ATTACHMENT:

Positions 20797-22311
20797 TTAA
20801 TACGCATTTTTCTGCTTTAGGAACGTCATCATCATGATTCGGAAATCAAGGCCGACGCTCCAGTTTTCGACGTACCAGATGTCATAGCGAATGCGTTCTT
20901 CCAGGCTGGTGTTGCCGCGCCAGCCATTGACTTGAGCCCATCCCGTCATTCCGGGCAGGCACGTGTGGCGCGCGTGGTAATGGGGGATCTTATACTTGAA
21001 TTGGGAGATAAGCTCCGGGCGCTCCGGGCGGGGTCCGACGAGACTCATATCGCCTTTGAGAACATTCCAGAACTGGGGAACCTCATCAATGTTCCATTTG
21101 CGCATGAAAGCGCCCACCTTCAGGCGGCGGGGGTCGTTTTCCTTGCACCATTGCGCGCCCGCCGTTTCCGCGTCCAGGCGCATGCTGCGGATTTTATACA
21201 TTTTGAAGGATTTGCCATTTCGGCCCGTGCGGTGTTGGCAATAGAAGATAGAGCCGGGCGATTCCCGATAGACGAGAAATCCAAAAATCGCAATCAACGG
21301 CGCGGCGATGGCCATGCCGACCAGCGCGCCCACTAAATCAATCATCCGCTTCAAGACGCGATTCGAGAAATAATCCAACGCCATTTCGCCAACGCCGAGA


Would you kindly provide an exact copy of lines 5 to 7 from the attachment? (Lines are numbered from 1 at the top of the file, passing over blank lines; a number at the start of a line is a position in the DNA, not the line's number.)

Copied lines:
21001 TTGGGAGATAAGCTCCGGGCGCTCCGGGCGGGGTCCGACGAGACTCATATCGCCTTTGAGAACATTCCAGAACTGGGGAACCTCATCAATGTTCCATTTG
21101 CGCATGAAAGCGCCCACCTTCAGGCGGCGGGGGTCGTTTTCCTTGCACCATTGCGCGCCCGCCGTTTCCGCGTCCAGGCGCATGCTGCGGATTTTATACA
21201 TTTTGAAGGATTTGCCATTTCGGCCCGTGCGGTGTTGGCAATAGAAGATAGAGCCGGGCGATTCCCGATAGACGAGAAATCCAAAAATCGCAATCAACGG